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When the what hand is on the what?

Hey, it’s Rich Dale.  OK, I have to admit that digital clocks make more sense than telling time by the positions of 2 sticks.  But having said that, a lot of us are devastated by the revelation from a new study that 20% of people aged 18-24 do not know how to read the 2 sticks.

People not learning to “tell time” is a relatively new thing.  There’s no incentive, now that digital clocks are everywhere!  Digital clocks have been around for quite a while, but back in the 70’s, people weren’t commonly carrying them around like today.  Having a wristwatch in fact, had started to fall out of favor with younger people.  They carry their phones everywhere, so why bother wearing a watch?  Of course, they’ve come back due to the advent of smart watches.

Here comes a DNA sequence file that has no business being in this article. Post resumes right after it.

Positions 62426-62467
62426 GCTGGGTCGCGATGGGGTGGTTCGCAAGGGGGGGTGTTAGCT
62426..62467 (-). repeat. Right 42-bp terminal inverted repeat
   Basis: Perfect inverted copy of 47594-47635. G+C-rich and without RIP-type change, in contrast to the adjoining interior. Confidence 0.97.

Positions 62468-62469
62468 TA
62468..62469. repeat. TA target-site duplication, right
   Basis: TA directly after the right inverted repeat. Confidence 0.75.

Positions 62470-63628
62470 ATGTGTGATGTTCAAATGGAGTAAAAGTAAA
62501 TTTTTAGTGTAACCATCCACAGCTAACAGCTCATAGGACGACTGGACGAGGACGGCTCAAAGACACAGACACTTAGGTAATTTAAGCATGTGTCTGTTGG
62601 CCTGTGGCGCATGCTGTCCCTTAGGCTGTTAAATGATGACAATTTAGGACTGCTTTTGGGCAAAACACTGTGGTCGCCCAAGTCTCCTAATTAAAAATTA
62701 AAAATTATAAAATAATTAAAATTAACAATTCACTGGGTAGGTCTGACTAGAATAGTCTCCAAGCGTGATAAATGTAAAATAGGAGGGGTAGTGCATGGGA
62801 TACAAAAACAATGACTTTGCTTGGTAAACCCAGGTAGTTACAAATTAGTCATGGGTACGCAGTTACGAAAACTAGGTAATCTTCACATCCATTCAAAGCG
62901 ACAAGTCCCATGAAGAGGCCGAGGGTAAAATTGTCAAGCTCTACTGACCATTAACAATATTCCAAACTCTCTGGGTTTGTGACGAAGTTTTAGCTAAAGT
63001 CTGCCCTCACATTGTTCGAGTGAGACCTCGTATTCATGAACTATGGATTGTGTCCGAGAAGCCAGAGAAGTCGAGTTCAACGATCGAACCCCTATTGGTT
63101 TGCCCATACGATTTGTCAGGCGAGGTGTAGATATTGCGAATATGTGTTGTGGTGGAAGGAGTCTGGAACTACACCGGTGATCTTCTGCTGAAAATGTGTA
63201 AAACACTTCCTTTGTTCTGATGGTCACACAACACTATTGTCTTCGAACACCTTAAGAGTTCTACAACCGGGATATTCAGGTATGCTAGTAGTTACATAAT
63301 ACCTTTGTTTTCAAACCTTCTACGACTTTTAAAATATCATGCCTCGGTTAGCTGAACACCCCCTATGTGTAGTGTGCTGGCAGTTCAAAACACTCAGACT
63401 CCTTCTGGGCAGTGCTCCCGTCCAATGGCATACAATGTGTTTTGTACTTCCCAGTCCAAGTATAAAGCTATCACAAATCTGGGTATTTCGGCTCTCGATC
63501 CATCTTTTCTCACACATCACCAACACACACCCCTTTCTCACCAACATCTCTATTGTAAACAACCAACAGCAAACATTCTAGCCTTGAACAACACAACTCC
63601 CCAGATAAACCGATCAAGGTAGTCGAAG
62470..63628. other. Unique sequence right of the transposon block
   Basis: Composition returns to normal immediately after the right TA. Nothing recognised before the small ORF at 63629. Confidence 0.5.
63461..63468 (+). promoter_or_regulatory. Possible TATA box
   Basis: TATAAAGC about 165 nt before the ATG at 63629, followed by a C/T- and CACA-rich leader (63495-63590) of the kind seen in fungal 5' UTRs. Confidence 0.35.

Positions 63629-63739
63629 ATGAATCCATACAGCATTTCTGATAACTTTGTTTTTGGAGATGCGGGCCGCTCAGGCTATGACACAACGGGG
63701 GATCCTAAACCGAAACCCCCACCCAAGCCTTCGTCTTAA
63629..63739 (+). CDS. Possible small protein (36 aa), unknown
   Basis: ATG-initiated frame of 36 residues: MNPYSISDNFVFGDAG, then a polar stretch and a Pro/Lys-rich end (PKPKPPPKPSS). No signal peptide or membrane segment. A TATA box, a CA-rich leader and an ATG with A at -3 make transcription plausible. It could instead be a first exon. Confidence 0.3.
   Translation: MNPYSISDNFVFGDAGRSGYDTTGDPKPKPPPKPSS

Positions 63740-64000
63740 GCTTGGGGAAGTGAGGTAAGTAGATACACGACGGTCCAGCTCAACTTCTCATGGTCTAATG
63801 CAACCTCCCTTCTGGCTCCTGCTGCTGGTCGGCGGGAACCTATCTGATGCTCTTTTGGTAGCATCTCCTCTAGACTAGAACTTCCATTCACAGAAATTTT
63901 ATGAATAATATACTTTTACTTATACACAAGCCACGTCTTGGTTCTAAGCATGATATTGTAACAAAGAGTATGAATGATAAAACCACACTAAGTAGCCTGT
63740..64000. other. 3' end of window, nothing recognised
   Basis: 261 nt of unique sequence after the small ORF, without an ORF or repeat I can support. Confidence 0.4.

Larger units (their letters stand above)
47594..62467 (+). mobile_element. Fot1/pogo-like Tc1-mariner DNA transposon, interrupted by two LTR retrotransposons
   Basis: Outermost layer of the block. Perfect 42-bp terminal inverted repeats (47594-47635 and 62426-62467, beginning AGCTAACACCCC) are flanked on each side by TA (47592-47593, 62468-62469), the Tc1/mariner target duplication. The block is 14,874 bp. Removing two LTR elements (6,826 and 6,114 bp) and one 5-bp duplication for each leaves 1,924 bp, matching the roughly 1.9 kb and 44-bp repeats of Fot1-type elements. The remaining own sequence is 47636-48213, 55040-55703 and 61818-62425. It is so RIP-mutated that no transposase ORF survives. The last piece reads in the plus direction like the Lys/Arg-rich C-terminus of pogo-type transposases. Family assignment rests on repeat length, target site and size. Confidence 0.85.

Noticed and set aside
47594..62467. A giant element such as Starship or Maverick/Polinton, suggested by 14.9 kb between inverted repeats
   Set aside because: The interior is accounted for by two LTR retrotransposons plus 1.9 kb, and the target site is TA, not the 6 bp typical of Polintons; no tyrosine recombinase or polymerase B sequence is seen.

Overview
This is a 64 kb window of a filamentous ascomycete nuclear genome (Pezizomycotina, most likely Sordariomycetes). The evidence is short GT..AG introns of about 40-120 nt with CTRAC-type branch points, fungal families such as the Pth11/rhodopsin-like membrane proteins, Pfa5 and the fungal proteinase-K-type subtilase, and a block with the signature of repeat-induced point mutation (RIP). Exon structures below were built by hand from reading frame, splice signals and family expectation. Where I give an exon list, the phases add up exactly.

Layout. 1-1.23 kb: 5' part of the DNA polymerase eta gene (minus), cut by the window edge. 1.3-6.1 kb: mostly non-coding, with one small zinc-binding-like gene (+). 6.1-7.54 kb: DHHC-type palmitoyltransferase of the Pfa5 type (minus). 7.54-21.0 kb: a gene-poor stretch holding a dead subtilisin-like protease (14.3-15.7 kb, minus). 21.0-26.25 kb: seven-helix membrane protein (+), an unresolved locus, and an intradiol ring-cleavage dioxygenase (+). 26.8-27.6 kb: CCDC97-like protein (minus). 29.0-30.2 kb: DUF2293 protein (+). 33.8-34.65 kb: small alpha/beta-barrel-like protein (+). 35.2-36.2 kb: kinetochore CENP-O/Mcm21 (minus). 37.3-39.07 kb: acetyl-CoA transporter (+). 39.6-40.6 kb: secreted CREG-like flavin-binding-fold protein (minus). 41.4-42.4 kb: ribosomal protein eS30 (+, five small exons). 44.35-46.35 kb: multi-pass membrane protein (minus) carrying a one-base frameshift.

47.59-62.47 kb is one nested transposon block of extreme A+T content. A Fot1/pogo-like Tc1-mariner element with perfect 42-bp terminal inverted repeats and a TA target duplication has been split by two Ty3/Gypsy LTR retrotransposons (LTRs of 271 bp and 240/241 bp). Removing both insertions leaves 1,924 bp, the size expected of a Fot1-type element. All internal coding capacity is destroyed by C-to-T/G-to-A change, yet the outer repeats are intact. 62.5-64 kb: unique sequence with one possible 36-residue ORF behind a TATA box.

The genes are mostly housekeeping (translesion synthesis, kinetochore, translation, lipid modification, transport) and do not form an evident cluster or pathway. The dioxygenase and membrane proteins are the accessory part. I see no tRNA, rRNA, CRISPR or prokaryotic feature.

There’s no real reason to cry about the possible demise of analog clocks.  It’s just that they’ve been around since any of us were born.  Kind of like vinyl records.  It’s kind of weird that when you say “a quarter to ten” instead of 9:45 to someone under 20, they will likely have no idea what you mean.

It is true that digital car clocks and oven clocks actually last as long as the car or the oven, whereas analog clocks in those things were famous for conking out after about a year.  But that’s because today’s digital clocks have no moving parts, unlike the “flip leaf” digital clocks of the 70’s.

Some things, like vinyl records, are worth preserving.  Vinyl records because they actually sound better in many cases.  I guess analog clocks may become something that people have to look old-fashioned and high class, like using roman numerals.  If so, at least I can feel like some kind of historian for knowing how to read them.  I’ve still never learned how to read those clocks they sell at Sharper Image that just have a bunch of big dots.  I guess that’s how some teenagers feel when they look at a regular analog clock.


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